When I imagined the wall of Philippe Auguste, I imagined something about the height of a garden wall. I should have listened to Mrs. Hackett in 6th grade when she told us we would all need to know the metric system someday. I had read that the wall was so and so meters tall, but since I can’t easily convert meters to feet, I ignored the measurement and continued to picture a wall maybe ten feet tall.
After a lovely walk through the native plant gardens at Arena Lutece (the ancient Roman arena uncovered under the city of Paris), I made my way up the Rue Rollin, on to Rue du Cardinal Lemoine and then to 12 Rue Clovis and the large section of the wall visible on the left bank. There is a small plaque, as there are throughout Paris, next to the enceinte that gives the history. In this case, the wall, three Paris stories high, has been used to support the adjoining building. A smart engineer or architect incorporated the thick, ancient wall into the design for the attached building just as the architects during Philippe’s and later times used the wall for support, insulation, and defense.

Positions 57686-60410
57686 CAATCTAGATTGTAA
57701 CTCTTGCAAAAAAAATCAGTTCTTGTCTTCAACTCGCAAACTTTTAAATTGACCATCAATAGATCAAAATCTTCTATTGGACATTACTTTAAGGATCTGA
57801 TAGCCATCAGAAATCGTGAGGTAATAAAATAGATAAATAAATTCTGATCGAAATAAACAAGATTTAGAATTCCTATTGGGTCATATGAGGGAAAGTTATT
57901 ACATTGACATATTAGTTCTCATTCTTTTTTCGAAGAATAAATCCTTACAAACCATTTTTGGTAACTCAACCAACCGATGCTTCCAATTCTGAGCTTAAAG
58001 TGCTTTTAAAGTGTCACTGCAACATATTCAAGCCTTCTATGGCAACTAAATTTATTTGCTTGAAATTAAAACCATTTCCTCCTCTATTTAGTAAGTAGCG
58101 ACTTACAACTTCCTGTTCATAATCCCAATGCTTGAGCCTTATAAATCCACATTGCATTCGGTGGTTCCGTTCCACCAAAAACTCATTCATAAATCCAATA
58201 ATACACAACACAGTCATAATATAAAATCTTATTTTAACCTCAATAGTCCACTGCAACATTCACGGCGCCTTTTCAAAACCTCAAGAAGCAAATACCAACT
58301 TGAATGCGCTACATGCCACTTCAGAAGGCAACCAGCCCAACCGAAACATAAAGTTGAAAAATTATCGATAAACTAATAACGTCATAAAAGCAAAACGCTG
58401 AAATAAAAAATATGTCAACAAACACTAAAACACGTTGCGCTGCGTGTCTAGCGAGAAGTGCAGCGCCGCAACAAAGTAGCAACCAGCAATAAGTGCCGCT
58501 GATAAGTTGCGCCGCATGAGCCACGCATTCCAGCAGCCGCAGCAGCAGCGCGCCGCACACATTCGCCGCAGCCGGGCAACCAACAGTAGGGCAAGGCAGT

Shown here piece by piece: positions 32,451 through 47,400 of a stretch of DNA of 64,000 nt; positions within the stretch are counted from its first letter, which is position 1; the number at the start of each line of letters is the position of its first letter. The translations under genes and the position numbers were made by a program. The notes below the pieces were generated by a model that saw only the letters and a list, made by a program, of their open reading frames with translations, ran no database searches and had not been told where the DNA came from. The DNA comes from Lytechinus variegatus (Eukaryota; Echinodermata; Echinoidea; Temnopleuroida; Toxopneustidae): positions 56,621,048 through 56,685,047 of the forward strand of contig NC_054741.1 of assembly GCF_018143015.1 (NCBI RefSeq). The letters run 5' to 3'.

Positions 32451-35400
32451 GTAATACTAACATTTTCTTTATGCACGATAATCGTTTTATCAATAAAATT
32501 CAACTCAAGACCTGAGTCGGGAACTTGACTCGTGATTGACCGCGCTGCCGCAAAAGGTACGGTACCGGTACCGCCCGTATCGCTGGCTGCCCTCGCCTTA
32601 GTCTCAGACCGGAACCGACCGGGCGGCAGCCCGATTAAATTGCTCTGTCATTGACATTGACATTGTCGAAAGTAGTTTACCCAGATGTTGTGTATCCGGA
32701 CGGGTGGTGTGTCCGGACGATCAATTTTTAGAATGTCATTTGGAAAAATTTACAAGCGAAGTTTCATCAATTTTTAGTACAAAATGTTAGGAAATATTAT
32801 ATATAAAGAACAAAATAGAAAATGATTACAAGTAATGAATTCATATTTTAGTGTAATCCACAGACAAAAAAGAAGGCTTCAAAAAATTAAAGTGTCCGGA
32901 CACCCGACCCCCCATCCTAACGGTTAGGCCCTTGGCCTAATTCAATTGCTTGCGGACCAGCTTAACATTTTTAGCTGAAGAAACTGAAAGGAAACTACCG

Perhaps I’d seen the wall on earlier trips to Paris, but then I hadn’t been looking for it. It hadn’t been important for me to understand the wall and its history. My visit, this time, was rounded about by the wall. Searching for and finding it was a highlight of my Paris trip.
I was impressed with this first view, and seeing the portions of the wall and old towers at the Louvre moved me to tears, but by far the most impressive yet almost pedestrian discovery of the wall is on the right bank at the Village St. Paul where a long section of the wall encloses a public park. In the photograph, you can see a child hitting a soccer ball against this nearly 1,000 year old testament to the protection of Paris.
(Photos: Top, 12 Rue Clovis; Middle, Louvre; Bottom, Village of Saint Paul. All Photos by Lori Gravley, please request permission to repost.)